Q: My 15.2hh gelding has rubbed his mane very badly and now it looks such a mess I’m not sure what to do about it. He has several unsightly bald patches and what mane is left intact is thin and straggly.

A friend suggested I hog his mane, but I’m nervous about this as it seems such a big step.

What are theadvantages and disadvantages of hogging, how do I go about it and how long would it take for the mane to grow back if I didn’t like the result? If I decide to leave his mane as it is, can you suggest how I could improve its condition and appearance?

Liz Clemence replies: Hogging tidies the appearance of horses if they have a particularly ragged and patchy mane. Once hogged, you will need to repeat the process about every three to four weeks to stop regrowth. Some people believe that a hogged mane offers less protection from flies during the summer months, though using a fly fringe will compensate.

Choosing to hog your horse’s mane is a big step to take so you should think carefully. If you go ahead and don’t like the result, it will take well over a year for the mane to grow back completely, and quite a lot of retraining for it to lie correctly. Sometimes the mane never grows back in exactly the same way.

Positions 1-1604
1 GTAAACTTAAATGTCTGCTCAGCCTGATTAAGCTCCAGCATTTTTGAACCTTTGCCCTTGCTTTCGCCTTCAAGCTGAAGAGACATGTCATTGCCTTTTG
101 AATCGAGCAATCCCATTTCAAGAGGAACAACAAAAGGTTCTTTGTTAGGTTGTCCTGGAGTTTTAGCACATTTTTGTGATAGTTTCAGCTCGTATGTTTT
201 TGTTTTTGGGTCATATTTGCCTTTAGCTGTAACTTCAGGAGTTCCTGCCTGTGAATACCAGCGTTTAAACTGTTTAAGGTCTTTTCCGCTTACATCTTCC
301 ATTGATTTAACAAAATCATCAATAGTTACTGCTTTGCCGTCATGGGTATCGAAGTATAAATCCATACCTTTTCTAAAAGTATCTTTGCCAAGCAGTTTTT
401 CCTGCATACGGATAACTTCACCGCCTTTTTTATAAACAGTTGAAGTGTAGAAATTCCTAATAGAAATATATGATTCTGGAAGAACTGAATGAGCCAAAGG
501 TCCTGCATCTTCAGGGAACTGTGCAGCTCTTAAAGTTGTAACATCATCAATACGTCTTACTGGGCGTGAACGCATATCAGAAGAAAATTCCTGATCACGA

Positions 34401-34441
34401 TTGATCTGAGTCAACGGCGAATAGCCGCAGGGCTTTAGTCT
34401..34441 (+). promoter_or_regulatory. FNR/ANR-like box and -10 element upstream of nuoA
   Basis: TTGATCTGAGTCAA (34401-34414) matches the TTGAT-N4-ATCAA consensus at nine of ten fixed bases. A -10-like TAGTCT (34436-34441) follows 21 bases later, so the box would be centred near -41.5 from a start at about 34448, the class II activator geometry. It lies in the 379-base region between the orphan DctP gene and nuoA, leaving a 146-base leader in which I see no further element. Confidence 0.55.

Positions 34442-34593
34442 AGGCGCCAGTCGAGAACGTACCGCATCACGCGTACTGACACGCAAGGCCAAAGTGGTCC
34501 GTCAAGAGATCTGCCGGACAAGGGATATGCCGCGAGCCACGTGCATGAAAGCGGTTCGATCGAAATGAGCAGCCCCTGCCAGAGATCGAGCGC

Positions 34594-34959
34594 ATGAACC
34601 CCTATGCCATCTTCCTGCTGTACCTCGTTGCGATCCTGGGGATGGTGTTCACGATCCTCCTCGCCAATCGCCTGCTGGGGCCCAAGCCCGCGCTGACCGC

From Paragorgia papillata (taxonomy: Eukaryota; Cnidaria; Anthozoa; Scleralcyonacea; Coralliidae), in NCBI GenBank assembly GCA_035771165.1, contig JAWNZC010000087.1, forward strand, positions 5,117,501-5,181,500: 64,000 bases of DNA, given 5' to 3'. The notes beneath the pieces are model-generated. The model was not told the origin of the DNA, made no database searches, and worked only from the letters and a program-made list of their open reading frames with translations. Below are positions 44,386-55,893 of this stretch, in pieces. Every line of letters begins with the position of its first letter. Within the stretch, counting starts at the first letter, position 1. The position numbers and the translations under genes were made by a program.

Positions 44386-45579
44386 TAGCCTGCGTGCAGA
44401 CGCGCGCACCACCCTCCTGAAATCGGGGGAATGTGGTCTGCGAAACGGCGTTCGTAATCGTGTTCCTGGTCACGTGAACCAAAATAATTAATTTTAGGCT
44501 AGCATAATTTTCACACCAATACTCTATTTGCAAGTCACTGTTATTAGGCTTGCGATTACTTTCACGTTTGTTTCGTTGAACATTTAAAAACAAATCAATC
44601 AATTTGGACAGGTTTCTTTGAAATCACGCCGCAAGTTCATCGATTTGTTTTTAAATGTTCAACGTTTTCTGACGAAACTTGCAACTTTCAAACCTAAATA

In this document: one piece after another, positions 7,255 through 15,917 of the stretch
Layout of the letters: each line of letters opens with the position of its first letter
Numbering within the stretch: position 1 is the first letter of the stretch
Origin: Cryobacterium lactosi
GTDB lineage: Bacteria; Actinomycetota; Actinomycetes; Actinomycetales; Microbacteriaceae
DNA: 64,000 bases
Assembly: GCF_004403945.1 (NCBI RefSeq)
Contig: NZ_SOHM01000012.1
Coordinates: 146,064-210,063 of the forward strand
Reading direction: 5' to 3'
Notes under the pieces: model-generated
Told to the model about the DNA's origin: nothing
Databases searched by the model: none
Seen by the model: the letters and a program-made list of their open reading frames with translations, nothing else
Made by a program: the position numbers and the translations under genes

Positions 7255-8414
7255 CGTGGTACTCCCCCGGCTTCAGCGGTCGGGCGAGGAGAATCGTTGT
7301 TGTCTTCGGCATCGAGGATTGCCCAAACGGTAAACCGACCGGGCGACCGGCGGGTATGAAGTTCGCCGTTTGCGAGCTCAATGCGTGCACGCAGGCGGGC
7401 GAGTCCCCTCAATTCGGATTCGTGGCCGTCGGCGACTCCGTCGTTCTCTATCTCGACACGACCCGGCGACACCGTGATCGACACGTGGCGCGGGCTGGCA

When making the decision, take into account your horse’s type and conformation. Although a hogged mane can look very smart, and often greatly improves the appearance of the horse, it doesn’t suit all types, and can accentuate any weakness in a horse’s conformation.

Hogging often looks best on stockier, cobby types of horses and also on polo ponies. Also, if you want to compete in shows, you must consider which classes you want to enter – a hogged mane is incorrect for some showing classes, where the mane should be plaited.

Alternatives

If you decide against hogging, use the cooler autumn and winter months to regrow and strengthen your horse’s mane. Keep the undamaged areas fairly short and well pulled. Take care not to damage young regrowth by brushing or combing it too roughly and keep it trimmed neatly by snipping off the ends as soon as they start to look straggly.

By keeping the length fairly short you’ll give the mane time to thicken and strengthen.

There are also many mane and tail conditioning and strengthening products which you could try. Your local tack shop should be able to help.

To minimise the damage in the summer, give some thought to the cause of your horse’s itching.

Flies and midges or sweet itch are usually at the root of the problem, making the horse rub the irritated mane and tail areas. Severe cases of sweet itch can result in very sore, weepy patches of skin.

Keep your horse in a cool airy stable when the midges are at their worst – in the early morning and late evening. Many horses are happier to be out at night when it’s cooler, and in during the day in the hot summer months.

A liberal covering of fly repellent will also offer your horse some protection from insects. Consult your vet too, as he will be able to offer you advice and possible treatments.

In severe cases, the itching may be relieved by antihistamine injections. Regular applications of benzyl-benzoate will also help to soothe the area, reduce irritation and act as a fly repellent.

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